Customers advised to throw away ‘unsafe’ hoverboards
Faulty boards at risk of overheating, exploding or catching fire
Argos has confirmed it has removed its line of hoverboards, called the Nevaboard, from sale while it carried out extra testing. Photograph: Timothy A Clary/AFP/Getty Images
The Competition and Consumer Protection Commission is considering taking enforcement action against a number of retailers selling hoverboards due to worries over safety standards.
Director of Communications with the commission Fergal O’Leary told RTÉ’s News at One said Irish retailers had a responsibility to ensure the products they sell are safe.
Mr O’Leary said if plugs, fuses, cables, chargers or battery packs failed, hoverboards were at risk of bursting into flames. He said consumers who wished to purchase a board should ensure it had the CE mark.
“We are doing whatever we can to stop at the point of entry, in the ports, these products coming on the market, or indeed we’re stopping retailers from selling them,” he said.
Argos confirmed it had removed its line of hoverboards, called the Nevaboard, from sale while it carried out extra testing.
It said in a statement: “As a responsible retailer, Argos takes customer safety extremely seriously. We have stringent processes in place to ensure that all products we sell conform to safety standards.
“Due to concerns raised by Trading Standards in relation to hoverboards from a range of manufacturing sources, we have decided to undertake additional testing on our Nevaboard product, which we sell exclusively in the UK.
“While we undertake these checks, we have temporarily withdrawn the Nevaboard from sale.
“Should any customer be concerned about their product, they can return it to their nearest Argos store for a full refund. We apologise to customers for any inconvenience this may cause.”
Amazon has advised customers who have bought hoverboards with unsafe plugs to throw them away as a watchdog urged all retailers to remove them from sale.
The internet giant has sent two separate emails, the first to customers who bought hoverboards with non-compliant UK plugs.
The email reads: “We’ve received information that your order purchased through the Amazon.co.uk website is unsafe for use as this product is supplied with a non-compliant UK plug.”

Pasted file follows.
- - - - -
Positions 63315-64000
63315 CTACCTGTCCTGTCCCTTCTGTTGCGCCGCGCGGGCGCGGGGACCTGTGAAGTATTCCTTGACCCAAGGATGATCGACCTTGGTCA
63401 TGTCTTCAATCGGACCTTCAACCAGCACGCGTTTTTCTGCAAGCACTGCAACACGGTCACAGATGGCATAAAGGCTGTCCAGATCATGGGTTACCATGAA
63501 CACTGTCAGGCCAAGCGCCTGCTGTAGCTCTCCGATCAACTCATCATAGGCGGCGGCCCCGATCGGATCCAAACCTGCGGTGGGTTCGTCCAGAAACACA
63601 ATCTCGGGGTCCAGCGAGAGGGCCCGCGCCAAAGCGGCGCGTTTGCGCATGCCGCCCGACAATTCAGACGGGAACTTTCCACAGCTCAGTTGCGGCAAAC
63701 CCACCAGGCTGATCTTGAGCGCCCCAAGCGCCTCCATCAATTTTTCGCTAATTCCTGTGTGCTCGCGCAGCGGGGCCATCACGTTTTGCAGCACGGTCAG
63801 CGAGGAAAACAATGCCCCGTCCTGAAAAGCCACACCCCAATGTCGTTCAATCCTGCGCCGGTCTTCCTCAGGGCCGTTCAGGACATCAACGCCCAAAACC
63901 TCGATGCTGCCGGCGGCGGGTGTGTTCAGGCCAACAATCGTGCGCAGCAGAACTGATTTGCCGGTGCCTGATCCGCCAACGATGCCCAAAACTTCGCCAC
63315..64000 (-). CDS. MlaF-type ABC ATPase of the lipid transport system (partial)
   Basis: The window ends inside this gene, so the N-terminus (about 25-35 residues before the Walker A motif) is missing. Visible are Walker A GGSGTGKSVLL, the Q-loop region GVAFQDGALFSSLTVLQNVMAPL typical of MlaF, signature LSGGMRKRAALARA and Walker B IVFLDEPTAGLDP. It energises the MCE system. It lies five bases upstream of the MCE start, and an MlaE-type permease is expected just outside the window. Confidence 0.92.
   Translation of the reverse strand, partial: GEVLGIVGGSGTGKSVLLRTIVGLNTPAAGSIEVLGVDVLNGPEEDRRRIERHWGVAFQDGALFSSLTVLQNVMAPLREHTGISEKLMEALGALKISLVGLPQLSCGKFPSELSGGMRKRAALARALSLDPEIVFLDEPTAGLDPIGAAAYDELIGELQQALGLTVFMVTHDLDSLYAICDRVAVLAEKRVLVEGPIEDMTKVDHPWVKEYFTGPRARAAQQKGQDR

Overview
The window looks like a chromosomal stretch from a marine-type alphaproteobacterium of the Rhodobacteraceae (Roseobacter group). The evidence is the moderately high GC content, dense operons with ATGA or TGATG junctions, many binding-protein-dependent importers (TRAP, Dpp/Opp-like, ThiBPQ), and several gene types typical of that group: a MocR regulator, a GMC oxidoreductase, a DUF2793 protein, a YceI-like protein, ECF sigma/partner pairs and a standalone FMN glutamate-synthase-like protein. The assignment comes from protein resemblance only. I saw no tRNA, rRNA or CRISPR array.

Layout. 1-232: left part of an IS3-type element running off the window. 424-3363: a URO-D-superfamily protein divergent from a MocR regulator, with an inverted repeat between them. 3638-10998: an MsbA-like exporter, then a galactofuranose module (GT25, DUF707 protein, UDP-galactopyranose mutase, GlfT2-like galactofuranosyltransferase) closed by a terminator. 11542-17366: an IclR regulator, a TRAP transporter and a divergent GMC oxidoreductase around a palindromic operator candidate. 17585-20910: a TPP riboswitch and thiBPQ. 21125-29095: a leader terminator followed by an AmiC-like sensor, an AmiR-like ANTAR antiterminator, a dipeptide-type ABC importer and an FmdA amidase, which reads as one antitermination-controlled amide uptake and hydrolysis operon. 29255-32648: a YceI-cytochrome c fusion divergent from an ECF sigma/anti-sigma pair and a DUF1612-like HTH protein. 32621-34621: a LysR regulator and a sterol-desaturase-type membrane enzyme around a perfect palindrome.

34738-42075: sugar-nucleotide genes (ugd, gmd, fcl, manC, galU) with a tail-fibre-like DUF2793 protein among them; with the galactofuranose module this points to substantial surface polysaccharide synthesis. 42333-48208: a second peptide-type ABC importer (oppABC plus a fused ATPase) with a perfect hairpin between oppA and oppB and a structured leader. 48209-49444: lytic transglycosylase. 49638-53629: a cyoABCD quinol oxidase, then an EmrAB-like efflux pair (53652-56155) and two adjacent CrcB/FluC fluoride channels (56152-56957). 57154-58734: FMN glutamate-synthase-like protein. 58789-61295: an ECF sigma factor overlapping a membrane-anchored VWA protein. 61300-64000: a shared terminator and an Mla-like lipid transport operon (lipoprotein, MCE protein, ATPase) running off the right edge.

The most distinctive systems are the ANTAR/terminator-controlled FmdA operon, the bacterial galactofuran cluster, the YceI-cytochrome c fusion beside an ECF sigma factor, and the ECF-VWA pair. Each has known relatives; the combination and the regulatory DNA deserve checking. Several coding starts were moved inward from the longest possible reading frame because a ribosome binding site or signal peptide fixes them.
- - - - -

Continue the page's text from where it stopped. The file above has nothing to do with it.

The email says these customers should dispose of the boards at a recycling centre, adding that they will receive a full refund.
It says: “We regret the inconvenience this may cause you but trust you will understand that your safety and satisfaction is our highest priority.”
Another email sent to all others who bought the boards warns that trading standards has raised concerns about their safety, in particular their rechargeable lithium batteries and plugs, and includes a link to safety tips.
It asks anyone who would rather not keep the product to contact Amazon customer service.
Listings for the boards appear to have been removed from Amazon UK, John Lewis and Argos.
The UK Government has warned consumers to “think twice” about buying the must-have Christmas gift amid fears over imitation devices being sold at discount prices.
Earlier this month, National Trading Standards said 15,000 of the 17,000 scooters examined since October 15th had been seized, mainly for having non-compliant electrical components that could explode or catch fire.
Many of the boards were found to have non-compliant plugs without fuses, which increase the risk of the device overheating, exploding or catching fire, and cut-off switches which failed when tested.
Chargers, cabling and batteries were also found to fail safety standards.
The UK’s retail ombudsman watchdog said businesses could be liable for any injuries.
Chief ombudsman Dean Dunham said: “I would urge UK retailers to take the responsible step of removing unsafe hoverboards from sale or face the risk of the full force of the Consumer Protection Act, under which the retailer can be held liable for any injuries caused by unsafe goods.
“Retailers who continue to sell hoverboards, that they deem to be safe, should also take note of the Crown Prosecution Service’s position. They have made clear that for safety reasons it is illegal to ride these hoverboards in public (on the road or paths) and this important information should be communicated to the consumer at the point of sale.
“Consumers who have already purchased a hoverboard, perhaps as a Christmas present, should contact the retailer and for their written assurance that it’s safe and in particular that it has a compliant plug with a fuse.
Additional reporting from PA